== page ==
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The Swamp Is Burning

wildfire map

CNN reports that Wildfire smoke closes interstates in Florida. The Florida Highway Patrol has shut down Interstates 10 and 75 around Lake City, Florida because of a combination of smoke and fog.

The fires are in the Okefenokee Swamp, the large mass of green North of I-10 and West of Folkston, Georgia [the dotted line is the Florida-Georgia border]. You will notice there are no roads and not enough water for boats, so access to the fires is a hard slog through the mud. The special vehicles that were used for getting through the area are currently in a desert.

Without sustained rain, these fires are near impossible to extinguish, as this is what coal looks like before it dried and was compressed.

The Okefenokee was the setting for the world’s best political comic strip: Walt Kelly’s strip featuring Pogo Possum. Walt died more than 30 years ago, but his creation is still relevant. I think the neocons would certainly have caused Walt to resurrect the Jack Acid Society in their dishonor.

7 comments

1 Steve Bates { 05.13.07 at 12:41 am }

Although Stella is far from the Florida border (actually, by now, she’s in Atlanta), I am glad she is coming home from Georgia tomorrow. Fire can be unpredictable, not to mention relentless. And the very idea that the required equipment is half a world away on a fool’s errand infuriates me… one might say that it burns me up.

2 Bryan { 05.13.07 at 11:39 am }

With the heavy smoke and fog, aerial tankers are having a problem getting airborne and spotting their targets when they are in the area. If they get some rain it will help, but they are going to need a lot more that the light shower we got to do them any good, and the lightning could start a fire somewhere else.

3 Cookie Jill { 05.13.07 at 12:49 pm }

I understand that water is a real big issue as well…

Cities scramble to shield water As Florida’s water managers combat the drought, their top priority is defending well fields from subterranean saltwater intrusion. Palm Beach Post

Seawater threatens Florida’s drinking supply. State water managers are poised today to impose severe new restrictions to combat a seeping front of sea water that threatens the water supply for hundreds of thousands of coastal residents. Miami Herald

We here out in CA are dreading what the summer fire season may bring. We’ve already wrung up quite a tab on firefighting these past two weeks alone.

(Although, admittedly, there are some places in LaLa that I would like to see burned to the ground, the Observatory and the Los Feliz area is definately not one of them…)

4 Bryan { 05.13.07 at 1:11 pm }

That’s the Atlantic Coast with the salt water problem. The problem in the north of the state is Atlanta pulling out all of the water they want for growth which is cutting down on the flow into the swamp and the flow that keeps the downstream portions of the rivers clean and clear.

The Apalachicola River is is a bigger problem because it is the border between Alabama and Georgia before it gets to Florida to scour the Apalachicola Bay oyster beds. All three states are using too much water and concentrating the pollutants that reach the bay. That fight has been going on for decades, most of which didn’t involve droughts.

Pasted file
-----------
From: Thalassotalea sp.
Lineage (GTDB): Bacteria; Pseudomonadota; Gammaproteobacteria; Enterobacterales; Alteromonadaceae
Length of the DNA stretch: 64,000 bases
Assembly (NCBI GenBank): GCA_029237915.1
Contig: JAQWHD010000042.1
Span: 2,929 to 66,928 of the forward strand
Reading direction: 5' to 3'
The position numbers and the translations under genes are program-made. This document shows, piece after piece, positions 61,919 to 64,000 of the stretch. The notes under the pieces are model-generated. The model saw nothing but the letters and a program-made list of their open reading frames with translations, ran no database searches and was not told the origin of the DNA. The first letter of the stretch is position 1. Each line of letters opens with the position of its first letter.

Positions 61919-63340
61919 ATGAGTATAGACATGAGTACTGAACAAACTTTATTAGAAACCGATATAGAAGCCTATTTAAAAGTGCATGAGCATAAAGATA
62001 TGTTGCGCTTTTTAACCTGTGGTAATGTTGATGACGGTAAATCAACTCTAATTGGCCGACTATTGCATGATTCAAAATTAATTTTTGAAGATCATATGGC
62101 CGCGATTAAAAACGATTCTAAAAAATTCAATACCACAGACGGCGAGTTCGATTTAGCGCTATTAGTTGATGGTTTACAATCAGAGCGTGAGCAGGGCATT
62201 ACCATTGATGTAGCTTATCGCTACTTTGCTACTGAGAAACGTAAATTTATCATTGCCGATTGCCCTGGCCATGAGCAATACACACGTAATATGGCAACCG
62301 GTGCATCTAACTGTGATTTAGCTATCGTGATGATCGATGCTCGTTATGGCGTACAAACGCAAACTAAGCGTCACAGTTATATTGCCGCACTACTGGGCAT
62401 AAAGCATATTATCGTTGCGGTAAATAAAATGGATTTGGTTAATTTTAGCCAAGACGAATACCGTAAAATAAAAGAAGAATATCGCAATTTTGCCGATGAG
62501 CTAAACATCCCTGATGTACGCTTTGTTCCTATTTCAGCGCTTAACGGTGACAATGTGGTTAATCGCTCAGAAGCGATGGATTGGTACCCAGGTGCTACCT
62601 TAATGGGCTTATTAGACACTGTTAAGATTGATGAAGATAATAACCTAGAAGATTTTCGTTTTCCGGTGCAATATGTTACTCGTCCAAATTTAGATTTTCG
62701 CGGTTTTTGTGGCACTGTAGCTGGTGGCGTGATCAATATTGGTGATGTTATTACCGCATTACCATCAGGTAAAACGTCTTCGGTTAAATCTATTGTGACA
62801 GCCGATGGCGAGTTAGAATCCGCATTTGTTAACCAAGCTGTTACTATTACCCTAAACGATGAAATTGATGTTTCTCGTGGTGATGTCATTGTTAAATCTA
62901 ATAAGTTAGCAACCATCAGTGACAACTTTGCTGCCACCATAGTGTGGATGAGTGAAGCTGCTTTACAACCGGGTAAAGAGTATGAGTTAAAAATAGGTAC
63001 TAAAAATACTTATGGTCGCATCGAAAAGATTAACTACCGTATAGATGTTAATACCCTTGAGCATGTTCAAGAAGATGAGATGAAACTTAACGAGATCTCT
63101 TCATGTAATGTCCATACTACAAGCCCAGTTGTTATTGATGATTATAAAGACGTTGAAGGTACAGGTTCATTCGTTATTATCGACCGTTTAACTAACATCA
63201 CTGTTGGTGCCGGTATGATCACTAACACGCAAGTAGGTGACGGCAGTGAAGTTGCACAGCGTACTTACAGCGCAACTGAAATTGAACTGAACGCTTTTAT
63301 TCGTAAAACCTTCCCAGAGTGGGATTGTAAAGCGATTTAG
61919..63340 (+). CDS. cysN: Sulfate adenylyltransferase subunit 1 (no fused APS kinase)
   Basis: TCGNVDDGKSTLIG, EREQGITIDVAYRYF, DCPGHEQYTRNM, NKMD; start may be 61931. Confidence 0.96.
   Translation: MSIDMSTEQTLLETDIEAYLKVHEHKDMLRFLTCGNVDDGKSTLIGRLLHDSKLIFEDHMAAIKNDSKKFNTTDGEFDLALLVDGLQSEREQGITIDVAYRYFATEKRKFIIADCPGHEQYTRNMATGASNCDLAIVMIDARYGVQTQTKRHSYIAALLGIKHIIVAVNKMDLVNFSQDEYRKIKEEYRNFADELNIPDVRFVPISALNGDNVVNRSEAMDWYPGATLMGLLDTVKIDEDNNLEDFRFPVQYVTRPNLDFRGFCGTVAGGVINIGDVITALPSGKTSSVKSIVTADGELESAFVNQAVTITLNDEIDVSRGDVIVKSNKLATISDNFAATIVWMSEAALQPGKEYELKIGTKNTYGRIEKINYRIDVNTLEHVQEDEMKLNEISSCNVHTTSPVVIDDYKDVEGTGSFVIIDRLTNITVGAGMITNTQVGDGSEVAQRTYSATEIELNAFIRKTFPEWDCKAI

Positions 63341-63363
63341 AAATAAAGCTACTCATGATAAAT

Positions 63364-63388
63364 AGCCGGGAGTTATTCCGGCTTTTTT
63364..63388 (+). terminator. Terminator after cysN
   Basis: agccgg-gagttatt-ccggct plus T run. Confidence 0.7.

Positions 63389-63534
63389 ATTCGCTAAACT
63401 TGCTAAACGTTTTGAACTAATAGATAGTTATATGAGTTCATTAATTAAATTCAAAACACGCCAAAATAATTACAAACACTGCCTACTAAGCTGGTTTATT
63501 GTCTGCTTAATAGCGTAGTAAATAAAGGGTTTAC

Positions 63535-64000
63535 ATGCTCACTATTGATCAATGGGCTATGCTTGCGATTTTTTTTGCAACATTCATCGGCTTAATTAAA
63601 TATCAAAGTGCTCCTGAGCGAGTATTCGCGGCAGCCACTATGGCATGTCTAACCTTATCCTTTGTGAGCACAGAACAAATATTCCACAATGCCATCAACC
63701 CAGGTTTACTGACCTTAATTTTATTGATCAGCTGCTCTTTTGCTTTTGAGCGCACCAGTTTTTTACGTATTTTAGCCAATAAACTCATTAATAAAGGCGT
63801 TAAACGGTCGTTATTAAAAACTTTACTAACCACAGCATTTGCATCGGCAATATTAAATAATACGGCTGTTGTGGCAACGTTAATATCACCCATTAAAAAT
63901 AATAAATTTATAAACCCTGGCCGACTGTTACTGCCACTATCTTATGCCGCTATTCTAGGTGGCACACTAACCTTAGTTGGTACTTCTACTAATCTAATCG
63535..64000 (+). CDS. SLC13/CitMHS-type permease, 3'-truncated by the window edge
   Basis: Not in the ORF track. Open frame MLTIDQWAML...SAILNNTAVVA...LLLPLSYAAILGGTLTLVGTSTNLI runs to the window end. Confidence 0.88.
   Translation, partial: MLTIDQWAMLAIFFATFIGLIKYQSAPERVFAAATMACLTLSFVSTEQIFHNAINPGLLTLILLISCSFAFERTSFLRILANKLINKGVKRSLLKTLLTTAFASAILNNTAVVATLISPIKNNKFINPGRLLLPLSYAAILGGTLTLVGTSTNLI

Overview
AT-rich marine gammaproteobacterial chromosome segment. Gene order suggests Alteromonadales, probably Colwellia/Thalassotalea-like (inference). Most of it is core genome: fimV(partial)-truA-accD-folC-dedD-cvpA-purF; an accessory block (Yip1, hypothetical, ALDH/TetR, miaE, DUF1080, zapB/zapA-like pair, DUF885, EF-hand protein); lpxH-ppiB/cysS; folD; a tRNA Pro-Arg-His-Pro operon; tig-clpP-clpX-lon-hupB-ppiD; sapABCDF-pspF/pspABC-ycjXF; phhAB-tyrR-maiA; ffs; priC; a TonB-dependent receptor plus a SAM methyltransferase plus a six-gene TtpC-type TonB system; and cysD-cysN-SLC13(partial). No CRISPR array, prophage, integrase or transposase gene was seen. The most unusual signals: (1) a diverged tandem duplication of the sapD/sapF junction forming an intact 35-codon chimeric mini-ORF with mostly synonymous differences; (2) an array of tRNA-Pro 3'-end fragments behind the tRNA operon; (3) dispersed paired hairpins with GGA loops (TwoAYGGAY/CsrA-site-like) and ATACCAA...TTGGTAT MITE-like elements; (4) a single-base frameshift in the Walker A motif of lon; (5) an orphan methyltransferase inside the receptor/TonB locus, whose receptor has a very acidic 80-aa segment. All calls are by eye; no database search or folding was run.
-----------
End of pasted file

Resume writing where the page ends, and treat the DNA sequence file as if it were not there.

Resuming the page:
Florida is over built and it is past the time when desalination should have been on the schedule.

We are seeing the effect of draining the swamps for farms and managing the rivers.

5 Cookie Jill { 05.14.07 at 1:59 am }

CA is in big trouble water-wise, especially SoCal.

The State isn’t getting as much Colorado River as before and the Sierra’s aren’t packing alot of snow for runnoff, and with NoCal growing in their needs for the water, SoCal has to give up some of it’s “rights” to have it flow down. Agricultural needs have been skyrocketing, especially in the vineyards that are popping up everywhere.

I keep wanting to ask our local pols…so, you want to approve these humungous developments of $2mil+ condos…well, show me where you’re going to get the water. (and also show me where you’re going to house us people who make an average living…)

6 Bryan { 05.14.07 at 1:21 pm }

I lived in San Diego for a decade and still have family in the area. We were in drought conditions several times and they still approved projects. Half the water in the American Canal is lost to evaporation and the Imperial Valley moved to Arizona when Arizona started drawing water out of the Colorado. We subsidize rice farming in California with cheap water, and wonder why there’s a problem. Golf courses are built everywhere and people wonder why there’s a problem. The Los Angeles River is a concrete race track used for movie car chases and people wonder why there’s a problem.

We misuse more water than we used, and wonder why there’s a problem.

Before you get a permit to build, you should be required to show that the water, sewage and utilities are available. That needs to be the responsibility of the developers, not the taxpayers.

7 Why Now? » Blog Archive » Now The Lake Is Burning { 05.30.07 at 8:47 am }

[…] talked about the fire in the Okefenokee Swamp, and now about 2000 acres is on fire in what was the bed of Lake […]